Sadness in Irish Parade
Lost 9/11 heroes will be missed on 5th Ave. tomorrow

Daily News Staff Writer

More than 300,000 are expected to march in tomorrow's St. Patrick's Day Parade, but it may be the ones absent who weigh most heavily on the minds of participants and spectators.Missing from the 241st annual parade will be hundreds of Irish-Americans, many of them cops and firefighters who gave their lives Sept. 11.

Longtime parade participants vowed to draw inspiration from their fallen brethren as they move along the route.

"We'll toast their spirits, and they will be on our minds as we march," said Sgt. John Tansey, 61, bandmaster of the NYPD Emerald Society's Pipes and Drums corps. "But it won't take away from the festivity, because they wouldn't want it to. The Irish actually celebrate death, and with these men, you're talking about heroes."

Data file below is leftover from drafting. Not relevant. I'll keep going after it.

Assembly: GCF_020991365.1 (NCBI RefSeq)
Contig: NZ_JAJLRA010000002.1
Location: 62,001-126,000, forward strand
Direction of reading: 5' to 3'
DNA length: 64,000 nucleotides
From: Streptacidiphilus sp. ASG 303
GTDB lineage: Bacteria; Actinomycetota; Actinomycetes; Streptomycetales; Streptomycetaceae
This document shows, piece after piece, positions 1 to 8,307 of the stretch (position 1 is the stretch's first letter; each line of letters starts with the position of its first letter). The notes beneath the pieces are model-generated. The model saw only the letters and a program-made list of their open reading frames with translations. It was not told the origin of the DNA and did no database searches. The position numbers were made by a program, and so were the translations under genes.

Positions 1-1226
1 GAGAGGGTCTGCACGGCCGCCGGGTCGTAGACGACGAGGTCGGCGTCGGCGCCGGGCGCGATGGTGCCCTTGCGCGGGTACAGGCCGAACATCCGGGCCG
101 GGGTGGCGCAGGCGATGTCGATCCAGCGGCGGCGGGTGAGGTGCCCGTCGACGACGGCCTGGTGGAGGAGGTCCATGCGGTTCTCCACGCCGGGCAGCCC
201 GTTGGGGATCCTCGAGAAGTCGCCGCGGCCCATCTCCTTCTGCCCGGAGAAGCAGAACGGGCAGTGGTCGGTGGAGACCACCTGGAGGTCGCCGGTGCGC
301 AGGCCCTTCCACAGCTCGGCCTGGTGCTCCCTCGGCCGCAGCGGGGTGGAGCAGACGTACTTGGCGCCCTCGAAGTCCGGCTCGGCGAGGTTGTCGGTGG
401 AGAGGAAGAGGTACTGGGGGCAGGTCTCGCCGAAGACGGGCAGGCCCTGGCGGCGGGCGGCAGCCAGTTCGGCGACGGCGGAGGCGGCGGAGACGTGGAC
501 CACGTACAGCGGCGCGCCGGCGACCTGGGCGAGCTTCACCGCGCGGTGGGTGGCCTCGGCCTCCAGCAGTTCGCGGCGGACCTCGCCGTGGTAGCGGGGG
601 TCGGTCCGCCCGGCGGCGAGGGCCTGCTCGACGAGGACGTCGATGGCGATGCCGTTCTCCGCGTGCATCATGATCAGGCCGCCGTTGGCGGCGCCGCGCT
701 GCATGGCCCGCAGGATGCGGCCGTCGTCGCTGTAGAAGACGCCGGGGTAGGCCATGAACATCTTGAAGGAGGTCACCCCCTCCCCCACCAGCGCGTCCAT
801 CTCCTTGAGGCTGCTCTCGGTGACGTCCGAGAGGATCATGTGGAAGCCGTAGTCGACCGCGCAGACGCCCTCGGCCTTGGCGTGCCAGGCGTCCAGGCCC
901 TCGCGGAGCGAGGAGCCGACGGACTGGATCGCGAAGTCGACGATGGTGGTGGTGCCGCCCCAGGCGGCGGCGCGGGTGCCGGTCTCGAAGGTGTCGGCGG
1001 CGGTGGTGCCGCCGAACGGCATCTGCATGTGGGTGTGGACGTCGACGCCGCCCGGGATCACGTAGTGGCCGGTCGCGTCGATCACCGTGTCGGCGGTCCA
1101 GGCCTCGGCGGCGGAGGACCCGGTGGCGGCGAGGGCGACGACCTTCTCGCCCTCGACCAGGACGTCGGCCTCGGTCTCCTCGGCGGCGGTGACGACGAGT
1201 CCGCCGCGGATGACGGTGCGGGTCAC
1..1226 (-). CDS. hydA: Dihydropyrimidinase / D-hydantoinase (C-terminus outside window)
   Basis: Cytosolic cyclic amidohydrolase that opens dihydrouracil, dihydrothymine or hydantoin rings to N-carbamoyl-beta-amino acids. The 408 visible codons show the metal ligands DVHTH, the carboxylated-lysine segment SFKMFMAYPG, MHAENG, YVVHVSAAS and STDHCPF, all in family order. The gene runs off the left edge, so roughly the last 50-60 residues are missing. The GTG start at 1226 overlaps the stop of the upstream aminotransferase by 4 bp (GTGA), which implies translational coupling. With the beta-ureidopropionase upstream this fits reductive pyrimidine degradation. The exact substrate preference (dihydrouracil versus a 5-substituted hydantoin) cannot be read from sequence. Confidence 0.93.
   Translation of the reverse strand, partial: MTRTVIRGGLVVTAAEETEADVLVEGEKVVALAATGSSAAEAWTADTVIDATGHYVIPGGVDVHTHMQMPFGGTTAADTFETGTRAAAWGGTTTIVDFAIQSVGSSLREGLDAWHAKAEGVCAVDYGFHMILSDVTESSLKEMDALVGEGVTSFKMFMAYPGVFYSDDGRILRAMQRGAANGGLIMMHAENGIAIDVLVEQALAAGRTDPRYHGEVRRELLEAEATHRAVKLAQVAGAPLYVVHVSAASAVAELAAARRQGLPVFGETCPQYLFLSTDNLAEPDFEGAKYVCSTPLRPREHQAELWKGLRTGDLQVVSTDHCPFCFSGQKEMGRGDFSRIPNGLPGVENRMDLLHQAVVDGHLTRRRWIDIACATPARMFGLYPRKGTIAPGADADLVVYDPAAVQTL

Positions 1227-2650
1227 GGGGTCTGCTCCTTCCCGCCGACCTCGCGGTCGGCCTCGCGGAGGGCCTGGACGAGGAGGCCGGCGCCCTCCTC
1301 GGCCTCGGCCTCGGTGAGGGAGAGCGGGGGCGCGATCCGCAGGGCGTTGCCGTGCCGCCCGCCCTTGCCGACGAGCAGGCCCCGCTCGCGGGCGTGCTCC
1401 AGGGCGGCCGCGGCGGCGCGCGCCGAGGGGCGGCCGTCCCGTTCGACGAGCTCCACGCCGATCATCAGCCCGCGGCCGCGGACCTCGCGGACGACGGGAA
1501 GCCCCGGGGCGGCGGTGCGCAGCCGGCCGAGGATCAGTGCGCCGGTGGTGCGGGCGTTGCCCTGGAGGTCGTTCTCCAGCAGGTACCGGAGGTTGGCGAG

Tansey's corps lost a member of its color guard, Officer Stephen Driscoll, in the terrorist attacks.

The parade will step off at 11 a.m. tomorrow from 44th St. and Fifth Ave., head north to 86th St., then turn east to Third Ave. It is being held March 16 this year because the parade is never held on Sunday, organizers said.

Among the dignitaries who will be on hand: Irish President Mary McAleese, who laid a wreath at Ground Zero yesterday morning and will watch the parade from the viewing platform.

When Grand Marshal Edward Cardinal Egan reaches 86th St. about 12:30 p.m., he will be driven by golf cart back to the reviewing stand at 64th St. There, the cardinal will lead marchers and 2 million observers in a moment of silence as they look south toward lower Manhattan.

Would-Be Marcher's Gone

Patrick McEntee, 70, first marched in the parade in 1952. A bass drummer in the County Tyrone Pipe Band, he had planned to give up his place this year to a young drummer named Kevin Dowdell.

But Dowdell, an FDNY lieutenant who was with Rescue 4 in Queens, was one of 343 from the department killed in the Sept. 11 attacks. So McEntee will march with the band again.

"They're still looking for his [Dowdell's] body," McEntee said. "It's a very empty feeling. You get to know the fellows and their families very well. Losing Kevin was like losing a family member."

The somber mood may even mute a traditional source of the controversy